Congratulations if you washed down your road bike AFTER your last outing and left it gleaming and ready for its next trip!
Ok, don’t feel too guilty – you’re not the only one to avoid that job (“I’ll do it later when I’ve…”) and move onto the next thing without cleaning down your road bike.
Either way, there are a few components and vital parts that you really must check for road bike safety before using your bike.
Road Bike Tyres – For Pumped Up Rides
Check both that your tyre pressures are correct and there’s plenty of tread.
Inspect tyres for cuts or slices. Sometimes, bits of glass or grit become engrained in the tyre. Find yourself some kind of strong pick to carefully prise out anything you see. If you do discover any surface cuts or damage, you can fill temporarily with Superglue and you shouldn’t have any problems or detect any difference in the ride. However, if the tyre damage seems larger, don’t try and repair as the problem may be affecting the whole structure of the tyre itself. Certainly, if you spot the inner tube showing anywhere at all, it’s also a no-go. To venture out without changing that tyre is not worth the risk – the chances of it failing will be quite high and it’s likely to be when you’re furthest from home!
Road Bike Wheels – Avoid a Spin-Off
Check to ensure that whatever’s holding your road bike wheels in place at the fork or dropout are fixed securely. The quick-release skewer could have been slightly knocked sideways on a previous journey or when putting the bike away and the lever partly open. If it’s ‘skewed’, tighten it. Over the course of a ride, it could completely unlock and be enough to dislodge a wheel out of the frame or fork.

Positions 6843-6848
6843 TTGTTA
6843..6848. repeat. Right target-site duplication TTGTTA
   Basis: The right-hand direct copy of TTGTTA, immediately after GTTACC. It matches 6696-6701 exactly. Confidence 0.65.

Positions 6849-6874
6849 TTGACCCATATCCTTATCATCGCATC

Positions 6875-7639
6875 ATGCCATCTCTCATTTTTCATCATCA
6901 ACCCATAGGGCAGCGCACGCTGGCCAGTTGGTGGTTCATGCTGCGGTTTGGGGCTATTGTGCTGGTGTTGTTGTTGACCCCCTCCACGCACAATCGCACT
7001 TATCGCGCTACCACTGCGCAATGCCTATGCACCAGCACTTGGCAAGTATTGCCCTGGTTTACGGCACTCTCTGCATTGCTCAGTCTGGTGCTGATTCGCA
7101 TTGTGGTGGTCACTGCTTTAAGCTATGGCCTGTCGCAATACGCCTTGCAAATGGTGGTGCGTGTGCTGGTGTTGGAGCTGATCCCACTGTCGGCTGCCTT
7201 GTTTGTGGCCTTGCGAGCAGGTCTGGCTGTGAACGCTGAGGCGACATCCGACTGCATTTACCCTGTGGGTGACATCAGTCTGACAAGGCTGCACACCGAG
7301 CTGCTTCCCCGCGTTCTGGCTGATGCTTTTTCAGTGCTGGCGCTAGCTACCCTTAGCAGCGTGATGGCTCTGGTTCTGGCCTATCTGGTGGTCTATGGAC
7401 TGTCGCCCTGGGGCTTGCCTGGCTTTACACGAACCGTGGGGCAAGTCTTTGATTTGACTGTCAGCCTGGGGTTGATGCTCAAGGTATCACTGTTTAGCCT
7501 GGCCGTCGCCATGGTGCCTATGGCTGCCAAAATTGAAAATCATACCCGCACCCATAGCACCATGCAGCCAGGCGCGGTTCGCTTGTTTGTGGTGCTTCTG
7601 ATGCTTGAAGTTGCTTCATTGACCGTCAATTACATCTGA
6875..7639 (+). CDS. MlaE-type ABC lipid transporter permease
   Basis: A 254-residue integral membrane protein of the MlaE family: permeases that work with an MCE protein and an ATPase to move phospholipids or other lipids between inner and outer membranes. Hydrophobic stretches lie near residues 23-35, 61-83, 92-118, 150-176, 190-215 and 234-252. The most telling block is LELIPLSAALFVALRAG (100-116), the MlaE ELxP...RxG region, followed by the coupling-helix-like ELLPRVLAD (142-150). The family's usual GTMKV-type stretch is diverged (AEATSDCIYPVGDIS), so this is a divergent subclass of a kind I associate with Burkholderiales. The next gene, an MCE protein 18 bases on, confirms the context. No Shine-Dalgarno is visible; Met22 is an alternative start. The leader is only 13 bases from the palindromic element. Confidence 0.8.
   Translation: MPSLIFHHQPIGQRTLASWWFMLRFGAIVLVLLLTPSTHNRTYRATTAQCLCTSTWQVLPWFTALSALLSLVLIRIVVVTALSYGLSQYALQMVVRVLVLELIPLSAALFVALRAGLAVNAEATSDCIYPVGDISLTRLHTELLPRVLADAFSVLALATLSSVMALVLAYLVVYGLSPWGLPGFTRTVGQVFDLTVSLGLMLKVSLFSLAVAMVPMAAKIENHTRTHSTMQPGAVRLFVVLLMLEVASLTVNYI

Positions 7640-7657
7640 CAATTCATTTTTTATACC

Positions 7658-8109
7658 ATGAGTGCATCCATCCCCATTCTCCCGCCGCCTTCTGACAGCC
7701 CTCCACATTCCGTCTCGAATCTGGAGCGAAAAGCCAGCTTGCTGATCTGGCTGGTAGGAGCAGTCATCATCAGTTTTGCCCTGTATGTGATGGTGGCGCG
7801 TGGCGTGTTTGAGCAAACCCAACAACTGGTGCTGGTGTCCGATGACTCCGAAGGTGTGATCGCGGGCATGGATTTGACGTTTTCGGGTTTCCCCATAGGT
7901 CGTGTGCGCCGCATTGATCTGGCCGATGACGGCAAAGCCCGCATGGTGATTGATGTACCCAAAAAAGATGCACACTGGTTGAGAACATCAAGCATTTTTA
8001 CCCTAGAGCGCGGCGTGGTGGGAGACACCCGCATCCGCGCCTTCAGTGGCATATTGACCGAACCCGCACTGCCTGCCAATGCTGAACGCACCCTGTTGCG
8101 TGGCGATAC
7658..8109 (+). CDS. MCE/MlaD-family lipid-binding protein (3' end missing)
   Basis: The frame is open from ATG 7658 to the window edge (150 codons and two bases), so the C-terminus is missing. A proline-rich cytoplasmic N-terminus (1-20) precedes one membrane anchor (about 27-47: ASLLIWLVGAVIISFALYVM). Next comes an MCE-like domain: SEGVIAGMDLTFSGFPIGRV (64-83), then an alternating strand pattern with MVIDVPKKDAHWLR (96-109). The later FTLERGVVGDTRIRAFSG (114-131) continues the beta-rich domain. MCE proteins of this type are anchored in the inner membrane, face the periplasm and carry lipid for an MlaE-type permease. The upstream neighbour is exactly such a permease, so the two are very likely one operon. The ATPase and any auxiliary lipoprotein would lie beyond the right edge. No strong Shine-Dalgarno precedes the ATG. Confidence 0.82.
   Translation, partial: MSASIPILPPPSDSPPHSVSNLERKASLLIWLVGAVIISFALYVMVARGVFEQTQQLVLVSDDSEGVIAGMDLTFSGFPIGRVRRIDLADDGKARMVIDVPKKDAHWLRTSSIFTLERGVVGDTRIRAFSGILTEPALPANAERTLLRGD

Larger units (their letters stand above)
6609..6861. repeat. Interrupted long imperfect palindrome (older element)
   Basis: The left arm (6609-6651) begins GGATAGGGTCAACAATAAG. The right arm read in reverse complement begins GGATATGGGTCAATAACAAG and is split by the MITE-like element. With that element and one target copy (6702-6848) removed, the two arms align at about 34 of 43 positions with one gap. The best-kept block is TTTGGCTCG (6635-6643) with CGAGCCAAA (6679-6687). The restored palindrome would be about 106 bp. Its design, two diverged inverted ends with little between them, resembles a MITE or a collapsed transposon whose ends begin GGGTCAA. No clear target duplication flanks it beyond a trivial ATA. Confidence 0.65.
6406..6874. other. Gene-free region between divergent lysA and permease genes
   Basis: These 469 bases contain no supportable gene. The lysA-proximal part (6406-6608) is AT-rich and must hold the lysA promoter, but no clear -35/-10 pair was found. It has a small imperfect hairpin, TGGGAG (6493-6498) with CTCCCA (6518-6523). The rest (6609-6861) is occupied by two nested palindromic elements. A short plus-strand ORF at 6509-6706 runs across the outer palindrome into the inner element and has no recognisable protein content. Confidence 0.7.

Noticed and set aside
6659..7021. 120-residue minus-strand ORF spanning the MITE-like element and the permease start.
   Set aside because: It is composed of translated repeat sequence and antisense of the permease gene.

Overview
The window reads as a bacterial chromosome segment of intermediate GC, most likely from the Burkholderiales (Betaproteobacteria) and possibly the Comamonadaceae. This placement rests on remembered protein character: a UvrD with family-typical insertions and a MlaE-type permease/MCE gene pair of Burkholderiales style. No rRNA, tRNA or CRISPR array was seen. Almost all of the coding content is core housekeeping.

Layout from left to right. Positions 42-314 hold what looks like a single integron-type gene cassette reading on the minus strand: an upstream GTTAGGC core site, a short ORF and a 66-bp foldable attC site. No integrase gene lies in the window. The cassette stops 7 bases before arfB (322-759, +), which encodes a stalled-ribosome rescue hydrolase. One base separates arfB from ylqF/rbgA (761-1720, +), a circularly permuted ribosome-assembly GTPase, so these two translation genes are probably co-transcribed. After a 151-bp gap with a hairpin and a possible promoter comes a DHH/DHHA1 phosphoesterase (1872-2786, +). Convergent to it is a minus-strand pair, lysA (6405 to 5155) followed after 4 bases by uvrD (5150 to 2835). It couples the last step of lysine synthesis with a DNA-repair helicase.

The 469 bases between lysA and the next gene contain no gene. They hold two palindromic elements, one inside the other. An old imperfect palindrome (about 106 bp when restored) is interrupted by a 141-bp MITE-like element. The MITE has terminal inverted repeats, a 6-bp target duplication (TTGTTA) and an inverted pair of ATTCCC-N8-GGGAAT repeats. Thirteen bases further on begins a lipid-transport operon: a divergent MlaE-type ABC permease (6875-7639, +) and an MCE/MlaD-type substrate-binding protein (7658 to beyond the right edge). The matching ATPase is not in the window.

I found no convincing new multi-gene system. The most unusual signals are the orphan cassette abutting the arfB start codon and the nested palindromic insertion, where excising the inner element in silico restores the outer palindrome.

Make sure wheels nuts are tightened. Although uncommon for them to slacken off, it’s worth checking.
Road Bike Brakes – Soles Aren’t Enough
To be able to stop your bike predictably is of the utmost importance when it comes to road bike safety.
Grab both brake levers and rock the bike forwards and backwards to see they’re working properly. If you find a small amount of rocking at the front end of your road bike, it could be that your headset has become slightly loose so you’ll need to adjust it.
If you have to pull the brake levers pretty far back, it could be that your cables need attention. If your road bike uses caliper/rim brakes, a few turns of the barrel adjuster on the caliper itself will take up the slack. However, if the adjuster is already at its limit, screw all the way back in, pull the cable through and clamp back in to hold it securely in place. Excess travel in brake levers can also be due to worn brake pads so do check them too. If they are worn, replace.
Hydraulic brakes needing too much lever pull could be caused by two things: the pads need replacing (simple) or the system needs bleeding (more time needed).
Road Bike Chain – Feed Your Links
You’re probably not looking to do a complete clean and spruce up if your friends/family are waiting for you so it’s fine to run the chain through an old rag to get rid of any excess grease and dirt from from your bike’s last outing. Conversely, If the chain is bone dry, lubricate it, preferably with the correct lube for the weather conditions. At a push, some cyclists use cooking oil when they haven’t got the right product.